A visitor the other day pointed out that all of this has disappeared from modern cemeteries, with their neutral, impersonal columbariums and riding-mower friendly flat markers.  A point to consider.

Friday, November 12, 2010

Teaching About Tolomato

Just a reminder to all that tomorrow is the big day where the docents learn the secrets of Tolomato Cemetery to impart to others.

I got a great e-mail from Susan Parker today.  She has done research on the Tolomato mission Indian village and is interested in sharing this with TCPA members and fans. And Sarah Miller from FPAN has offered to give us a GPR presentation.  So stay tuned.

But mostly this afternoon I have been out distributing flyers. Of course, I discovered that I had a bizarre typo after I had run off 25 of them, and I also discovered that they don't scan and PDF very well. But if you're interested, here's what we are posting all over town:

- Elizabeth Gessner

Thursday, November 11, 2010

Docent Training this Saturday, November 13

We will have a docent training session this Saturday, starting with a brief presentation at the home of a board member who lives near the cemetery and then moving on to Tolomato itself. At the cemetery, we will walk the route that we have planned for our first open day, November 20, which is the following Saturday, and volunteers can get a hands-on (or maybe that’s feet-on?) feel for the job.

If you indicated on your membership or contact form that you wanted information on activities, you’ve already received notice of the training - but we'll send a reminder today or tomorrow! And even if  you’re not sure you want to commit to being a docent on November 20 (or on our subsequent open days), you might enjoy learning more about the cemetery for future reference. Or just to dazzle your friends…

If you need more information, contact us at

- Elizabeth Gessner

Wednesday, November 10, 2010

Minorcan Society Memorial Mass - Nov. 6, 2010

The Minorcan Cultural Society had their annual memorial mass for deceased members and family members at Tolomato Cemetery on Saturday, November 20. This was a particularly special occasion since the society had recently donated new signs and benches to the cemetery.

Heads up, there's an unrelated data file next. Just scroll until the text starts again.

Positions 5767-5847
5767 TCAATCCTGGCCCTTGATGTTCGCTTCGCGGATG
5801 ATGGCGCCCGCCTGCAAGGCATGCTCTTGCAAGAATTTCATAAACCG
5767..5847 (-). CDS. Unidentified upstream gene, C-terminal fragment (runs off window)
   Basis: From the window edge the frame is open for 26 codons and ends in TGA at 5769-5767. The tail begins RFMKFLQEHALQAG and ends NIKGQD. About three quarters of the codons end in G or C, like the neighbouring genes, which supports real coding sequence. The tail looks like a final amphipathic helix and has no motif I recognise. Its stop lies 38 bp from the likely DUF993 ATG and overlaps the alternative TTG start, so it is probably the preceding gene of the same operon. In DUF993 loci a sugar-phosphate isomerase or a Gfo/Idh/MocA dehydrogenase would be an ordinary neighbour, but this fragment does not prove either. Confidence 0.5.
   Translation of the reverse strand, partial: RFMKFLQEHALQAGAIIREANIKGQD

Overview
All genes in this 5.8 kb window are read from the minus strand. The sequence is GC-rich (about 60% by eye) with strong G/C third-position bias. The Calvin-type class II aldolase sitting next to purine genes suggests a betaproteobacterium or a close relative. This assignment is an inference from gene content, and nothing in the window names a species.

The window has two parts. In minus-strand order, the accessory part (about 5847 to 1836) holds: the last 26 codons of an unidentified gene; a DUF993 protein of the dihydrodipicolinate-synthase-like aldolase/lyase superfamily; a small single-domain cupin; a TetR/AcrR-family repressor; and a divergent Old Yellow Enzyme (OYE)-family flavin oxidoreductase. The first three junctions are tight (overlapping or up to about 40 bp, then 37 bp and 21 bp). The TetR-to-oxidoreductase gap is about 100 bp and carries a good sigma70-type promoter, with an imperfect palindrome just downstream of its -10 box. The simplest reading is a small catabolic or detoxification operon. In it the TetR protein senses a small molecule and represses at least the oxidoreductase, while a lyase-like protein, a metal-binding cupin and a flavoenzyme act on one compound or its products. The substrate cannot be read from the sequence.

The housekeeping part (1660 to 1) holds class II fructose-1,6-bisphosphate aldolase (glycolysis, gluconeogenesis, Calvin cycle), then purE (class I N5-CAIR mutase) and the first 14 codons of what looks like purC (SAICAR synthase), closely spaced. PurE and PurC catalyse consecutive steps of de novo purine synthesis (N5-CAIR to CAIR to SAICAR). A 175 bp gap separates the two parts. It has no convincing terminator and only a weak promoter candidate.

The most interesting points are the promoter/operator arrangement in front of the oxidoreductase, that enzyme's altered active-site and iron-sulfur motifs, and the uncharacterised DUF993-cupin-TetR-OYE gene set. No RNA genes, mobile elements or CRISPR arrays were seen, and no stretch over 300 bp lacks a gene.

Things were also different this year because a contingent from the Haitian American Historical Society drove all the way up from Miami to attend the mass. The HAHS and the Haitian ambassador had donated a bench in honor of General George Biassou, the Haitian liberator and General in the Spanish Army, and this bench and its plaque were also dedicated at the event.

The video below will show you a few of the day's highlights. Notice the heavy coats and jackets. Winter unexpectedly arrived in St Augustine this weekend!

Tuesday, November 9, 2010

Time and Tolomato Times

This is it! This is the start of the Tolomato Cemetery Preservation Association blog, where you'll find out all about events that we have had and the events that we plan to have. You'll also get bite-size installments of Tolomato history, cemetery preservation information and connections, and some lovely photographs of this truly beautiful site.

The TCPA was founded just this year, inspired by Matthew Kear's 2009 thesis, In Reverence: A Plan for the Preservation of Tolomato Cemetery, St. Augustine, Florida.  His thesis was the catalyst that finally brought together a group of St Augustine residents involved in other aspects of the St Augustine historical community, ranging from archaeology to tourism, and got us moving in the same direction.  With the support and help of the Cathedral Basilica of St Augustine, the owner of the cemetery, we are already addressing the problems of delayed maintenance, the need for access and interpretation, and plans for urgently necessary preservation work in the near future.  You can learn more about us on our website, Tolomato Cemetery.

Follow us in this work.  Participate if you can, perhaps by joining the TCPA, perhaps by attending our events. And if you don't live in St Augustine, plan on visiting us soon!